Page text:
Shipwrecks On The Air (SWOTA) © is a dedicatory DX adventure concept in the same ilk as Lighthouses and Castles On the Air, devoted to the intriguing, yet at times tragic existence of vessels lost or ruined at sea.


Designed by the Dx Adventure Radio Club (DA-RC), the SWOTA Program © outlines a fascinating new DX paradigm for the Ham, Eleven Meter, Citizens Band and SWL communities; while also satisfying a number of other purposes not necessarily associated with radio communications.


The official aims and objectives of SWOTA are:

  • To advocate the protection of underwater cultural heritage, including the unauthorized salvage of Historic wrecks (known as ‘wrecking’);
  • To commemorate the loss of life caused by shipwreck and pay respects to those affected by the tragedy
  • To preserve the heritage and history of vessels lost or ruined at sea; and
  • To promote safety at sea by celebrating the contribution various organisations, bodies and individuals, as well as man-made structures, have made to providing safe experiences on the world’s shipways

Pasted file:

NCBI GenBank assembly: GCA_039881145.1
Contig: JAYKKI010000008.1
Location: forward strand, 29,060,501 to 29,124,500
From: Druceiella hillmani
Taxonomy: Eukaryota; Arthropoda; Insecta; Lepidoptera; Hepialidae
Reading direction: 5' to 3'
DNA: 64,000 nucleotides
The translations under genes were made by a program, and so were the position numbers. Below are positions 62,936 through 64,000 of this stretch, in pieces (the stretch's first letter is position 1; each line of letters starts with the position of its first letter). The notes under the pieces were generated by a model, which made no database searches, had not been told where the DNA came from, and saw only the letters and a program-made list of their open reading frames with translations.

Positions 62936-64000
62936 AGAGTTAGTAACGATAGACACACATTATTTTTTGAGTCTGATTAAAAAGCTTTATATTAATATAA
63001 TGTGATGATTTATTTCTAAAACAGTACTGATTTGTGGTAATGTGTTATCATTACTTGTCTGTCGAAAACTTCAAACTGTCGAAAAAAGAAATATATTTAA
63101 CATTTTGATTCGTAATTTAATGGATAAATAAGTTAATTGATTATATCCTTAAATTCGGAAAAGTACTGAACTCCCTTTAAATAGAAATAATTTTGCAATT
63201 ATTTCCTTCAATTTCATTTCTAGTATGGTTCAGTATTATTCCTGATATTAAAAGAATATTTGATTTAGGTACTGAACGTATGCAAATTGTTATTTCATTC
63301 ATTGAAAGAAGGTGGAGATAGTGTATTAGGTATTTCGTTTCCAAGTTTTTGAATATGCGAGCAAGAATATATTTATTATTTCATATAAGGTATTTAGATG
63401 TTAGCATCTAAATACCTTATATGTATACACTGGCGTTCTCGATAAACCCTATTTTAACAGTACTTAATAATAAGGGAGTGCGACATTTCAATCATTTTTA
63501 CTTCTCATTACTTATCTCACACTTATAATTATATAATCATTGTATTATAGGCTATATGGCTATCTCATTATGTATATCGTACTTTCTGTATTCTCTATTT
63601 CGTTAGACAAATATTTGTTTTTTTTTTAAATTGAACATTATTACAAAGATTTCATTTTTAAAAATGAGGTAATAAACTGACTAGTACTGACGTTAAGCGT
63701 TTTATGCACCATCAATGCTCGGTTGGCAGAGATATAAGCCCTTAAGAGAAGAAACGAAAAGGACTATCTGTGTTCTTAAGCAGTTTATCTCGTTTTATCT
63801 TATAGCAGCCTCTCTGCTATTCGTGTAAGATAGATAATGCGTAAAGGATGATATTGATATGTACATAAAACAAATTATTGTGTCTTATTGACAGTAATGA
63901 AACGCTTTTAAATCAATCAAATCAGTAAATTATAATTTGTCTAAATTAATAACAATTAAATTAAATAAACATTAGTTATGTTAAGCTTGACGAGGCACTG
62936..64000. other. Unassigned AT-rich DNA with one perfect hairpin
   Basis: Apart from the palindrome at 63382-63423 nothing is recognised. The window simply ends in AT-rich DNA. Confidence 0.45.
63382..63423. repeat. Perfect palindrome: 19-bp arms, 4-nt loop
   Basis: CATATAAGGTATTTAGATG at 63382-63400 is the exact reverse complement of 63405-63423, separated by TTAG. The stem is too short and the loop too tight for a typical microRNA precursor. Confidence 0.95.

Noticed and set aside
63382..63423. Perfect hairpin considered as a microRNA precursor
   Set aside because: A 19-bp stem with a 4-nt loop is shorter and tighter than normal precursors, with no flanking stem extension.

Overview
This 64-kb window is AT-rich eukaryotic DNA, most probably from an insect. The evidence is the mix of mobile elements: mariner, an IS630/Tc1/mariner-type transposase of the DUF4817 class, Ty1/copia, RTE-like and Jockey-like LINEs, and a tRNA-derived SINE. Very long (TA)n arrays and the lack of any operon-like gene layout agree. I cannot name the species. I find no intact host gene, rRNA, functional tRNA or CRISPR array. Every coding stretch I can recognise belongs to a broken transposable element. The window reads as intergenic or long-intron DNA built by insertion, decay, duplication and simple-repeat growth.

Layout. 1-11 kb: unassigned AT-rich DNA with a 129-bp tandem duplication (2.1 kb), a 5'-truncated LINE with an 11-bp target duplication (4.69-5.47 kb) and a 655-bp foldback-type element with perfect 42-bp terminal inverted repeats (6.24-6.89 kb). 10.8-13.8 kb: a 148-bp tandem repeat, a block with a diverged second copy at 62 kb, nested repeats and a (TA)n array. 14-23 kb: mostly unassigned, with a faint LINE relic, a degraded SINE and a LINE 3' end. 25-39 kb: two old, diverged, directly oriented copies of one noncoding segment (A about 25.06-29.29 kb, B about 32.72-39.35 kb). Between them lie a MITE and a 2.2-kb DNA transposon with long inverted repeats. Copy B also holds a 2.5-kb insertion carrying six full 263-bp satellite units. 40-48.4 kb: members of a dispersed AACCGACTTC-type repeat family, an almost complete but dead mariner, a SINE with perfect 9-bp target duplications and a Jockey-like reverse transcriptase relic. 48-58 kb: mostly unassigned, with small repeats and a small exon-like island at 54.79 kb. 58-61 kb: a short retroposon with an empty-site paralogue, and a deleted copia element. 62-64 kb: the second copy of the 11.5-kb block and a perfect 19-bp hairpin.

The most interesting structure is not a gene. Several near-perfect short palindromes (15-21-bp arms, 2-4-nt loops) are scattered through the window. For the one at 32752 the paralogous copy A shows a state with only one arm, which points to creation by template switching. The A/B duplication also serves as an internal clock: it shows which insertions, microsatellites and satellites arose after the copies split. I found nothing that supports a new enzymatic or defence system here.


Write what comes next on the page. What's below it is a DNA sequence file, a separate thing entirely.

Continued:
Other intentions include:

  • To foster camaraderie amongst radio communications enthusiasts in general; and
  • To encourage maritime mobile (MM) operations and other portable forms of DXing


For the purpose of the Dx Adventure Radio Club’s Shipwrecks On The Air (SWOTA) Program, we define a shipwreck as…

“A complete or partial destruction of a vessel as a result of collision, fire, grounding, storm, explosion, or other mishap…”

Unlike the typical definition, the DA-RC wording refers to the tangible remains of the ship but not to the actual event that caused the wreck such as the striking of something that caused the ship to sink, the stranding of the ship on rocks, land or shoal, or the destruction of the ship at sea by violent weather.


DA-RC classifies shipwrecks as being either Contemporary or Historical.

Contemporary shipwrecks are of interest primarily because of the potential harm to the environment.  Other contemporary wrecks are scuttled in order to spur reef growth.

Many historic wrecks are of interest to recreational divers who enjoy diving shipwrecks because they are often interesting to explore, provide large habitats for many types of marine life and have an interesting history.


Historical shipwrecks are attractive to maritime archaeologists because they preserve historical information; for example, studying the wreck of Mary Rose revealed information about seafaring, warfare and life in the 1500s.

Military wrecks that were caused by a skirmish at sea are studied to find details about the historic event and reveal much about the battle that occurred.

For more information on SWOTA, including how to activate a shipwreck and referencing, please click HERE.